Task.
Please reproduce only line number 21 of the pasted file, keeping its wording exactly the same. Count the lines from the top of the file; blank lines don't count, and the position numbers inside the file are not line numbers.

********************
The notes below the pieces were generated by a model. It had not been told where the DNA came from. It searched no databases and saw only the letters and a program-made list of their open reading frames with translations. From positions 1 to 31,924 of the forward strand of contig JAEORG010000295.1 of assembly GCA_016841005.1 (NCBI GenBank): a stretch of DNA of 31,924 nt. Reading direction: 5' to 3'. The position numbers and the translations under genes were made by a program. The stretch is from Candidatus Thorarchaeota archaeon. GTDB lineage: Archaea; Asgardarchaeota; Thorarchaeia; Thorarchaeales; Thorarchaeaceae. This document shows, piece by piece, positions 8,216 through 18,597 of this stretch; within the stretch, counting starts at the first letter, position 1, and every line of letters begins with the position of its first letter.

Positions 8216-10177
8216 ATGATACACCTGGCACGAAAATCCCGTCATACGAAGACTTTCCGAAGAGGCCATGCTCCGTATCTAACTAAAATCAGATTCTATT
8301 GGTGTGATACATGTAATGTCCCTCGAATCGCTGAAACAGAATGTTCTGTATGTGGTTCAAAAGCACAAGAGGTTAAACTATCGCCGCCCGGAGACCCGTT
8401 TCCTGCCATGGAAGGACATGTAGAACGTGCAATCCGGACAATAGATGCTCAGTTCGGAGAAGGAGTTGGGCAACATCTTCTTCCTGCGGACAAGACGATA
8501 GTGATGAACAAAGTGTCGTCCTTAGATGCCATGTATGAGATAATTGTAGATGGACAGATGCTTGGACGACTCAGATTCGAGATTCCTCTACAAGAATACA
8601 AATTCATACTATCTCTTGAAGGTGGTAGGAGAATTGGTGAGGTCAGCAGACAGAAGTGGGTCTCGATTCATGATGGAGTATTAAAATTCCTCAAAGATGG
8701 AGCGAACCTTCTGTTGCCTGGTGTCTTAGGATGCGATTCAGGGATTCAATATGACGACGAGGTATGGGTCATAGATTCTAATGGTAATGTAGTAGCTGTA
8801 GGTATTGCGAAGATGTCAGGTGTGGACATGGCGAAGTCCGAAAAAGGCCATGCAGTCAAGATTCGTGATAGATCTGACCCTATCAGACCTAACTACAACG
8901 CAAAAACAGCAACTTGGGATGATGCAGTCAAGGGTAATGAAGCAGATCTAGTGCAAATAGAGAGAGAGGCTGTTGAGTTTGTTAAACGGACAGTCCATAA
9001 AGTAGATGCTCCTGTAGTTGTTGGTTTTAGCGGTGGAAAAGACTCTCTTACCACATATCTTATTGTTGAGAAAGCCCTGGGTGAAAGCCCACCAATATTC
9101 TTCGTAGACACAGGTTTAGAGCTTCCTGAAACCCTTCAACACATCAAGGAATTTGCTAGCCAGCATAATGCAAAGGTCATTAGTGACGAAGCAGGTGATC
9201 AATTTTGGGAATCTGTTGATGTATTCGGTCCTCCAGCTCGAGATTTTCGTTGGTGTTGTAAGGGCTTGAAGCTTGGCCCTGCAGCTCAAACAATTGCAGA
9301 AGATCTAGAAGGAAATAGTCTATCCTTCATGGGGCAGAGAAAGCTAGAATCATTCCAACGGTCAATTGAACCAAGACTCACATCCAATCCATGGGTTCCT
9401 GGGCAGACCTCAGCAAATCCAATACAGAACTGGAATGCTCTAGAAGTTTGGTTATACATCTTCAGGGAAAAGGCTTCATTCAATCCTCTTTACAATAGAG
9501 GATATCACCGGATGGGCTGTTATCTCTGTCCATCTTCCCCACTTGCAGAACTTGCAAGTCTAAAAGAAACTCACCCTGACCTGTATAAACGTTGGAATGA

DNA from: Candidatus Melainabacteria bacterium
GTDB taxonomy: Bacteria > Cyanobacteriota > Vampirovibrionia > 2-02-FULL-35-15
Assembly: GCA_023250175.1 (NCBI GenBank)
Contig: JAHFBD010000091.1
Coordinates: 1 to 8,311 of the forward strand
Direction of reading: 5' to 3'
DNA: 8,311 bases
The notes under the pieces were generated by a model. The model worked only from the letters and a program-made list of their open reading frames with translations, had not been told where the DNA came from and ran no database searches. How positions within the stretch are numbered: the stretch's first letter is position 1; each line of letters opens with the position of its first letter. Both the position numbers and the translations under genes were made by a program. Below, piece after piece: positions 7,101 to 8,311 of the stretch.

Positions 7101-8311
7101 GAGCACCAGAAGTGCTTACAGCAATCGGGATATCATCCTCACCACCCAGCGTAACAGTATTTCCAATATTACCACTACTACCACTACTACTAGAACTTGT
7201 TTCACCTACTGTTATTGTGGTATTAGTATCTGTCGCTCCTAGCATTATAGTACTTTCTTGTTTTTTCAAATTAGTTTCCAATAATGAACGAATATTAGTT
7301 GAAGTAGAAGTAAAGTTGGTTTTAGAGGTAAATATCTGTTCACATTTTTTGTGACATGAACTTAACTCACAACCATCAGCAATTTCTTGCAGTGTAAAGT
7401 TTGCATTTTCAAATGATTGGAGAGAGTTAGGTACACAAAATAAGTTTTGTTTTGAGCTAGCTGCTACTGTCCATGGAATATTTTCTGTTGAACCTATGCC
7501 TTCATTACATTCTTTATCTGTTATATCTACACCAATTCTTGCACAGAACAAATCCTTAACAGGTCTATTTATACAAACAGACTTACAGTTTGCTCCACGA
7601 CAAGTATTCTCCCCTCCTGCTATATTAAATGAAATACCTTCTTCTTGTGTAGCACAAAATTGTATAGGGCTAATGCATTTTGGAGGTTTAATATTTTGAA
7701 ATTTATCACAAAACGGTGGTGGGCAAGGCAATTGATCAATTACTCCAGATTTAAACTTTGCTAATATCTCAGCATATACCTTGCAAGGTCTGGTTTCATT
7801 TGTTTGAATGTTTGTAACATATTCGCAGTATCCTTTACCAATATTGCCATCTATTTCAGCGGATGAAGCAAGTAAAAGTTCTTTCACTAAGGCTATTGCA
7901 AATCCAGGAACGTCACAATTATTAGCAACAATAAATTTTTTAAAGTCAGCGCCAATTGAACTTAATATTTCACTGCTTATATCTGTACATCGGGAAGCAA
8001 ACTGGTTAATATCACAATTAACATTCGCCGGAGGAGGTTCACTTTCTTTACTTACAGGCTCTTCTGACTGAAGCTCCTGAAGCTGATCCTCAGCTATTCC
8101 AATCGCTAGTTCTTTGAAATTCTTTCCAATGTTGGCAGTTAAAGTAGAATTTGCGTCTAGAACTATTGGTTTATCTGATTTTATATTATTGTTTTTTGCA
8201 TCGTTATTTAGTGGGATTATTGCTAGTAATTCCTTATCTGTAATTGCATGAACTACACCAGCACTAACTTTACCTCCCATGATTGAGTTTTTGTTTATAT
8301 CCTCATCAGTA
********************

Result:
Coordinates: 1 to 8,311 of the forward strand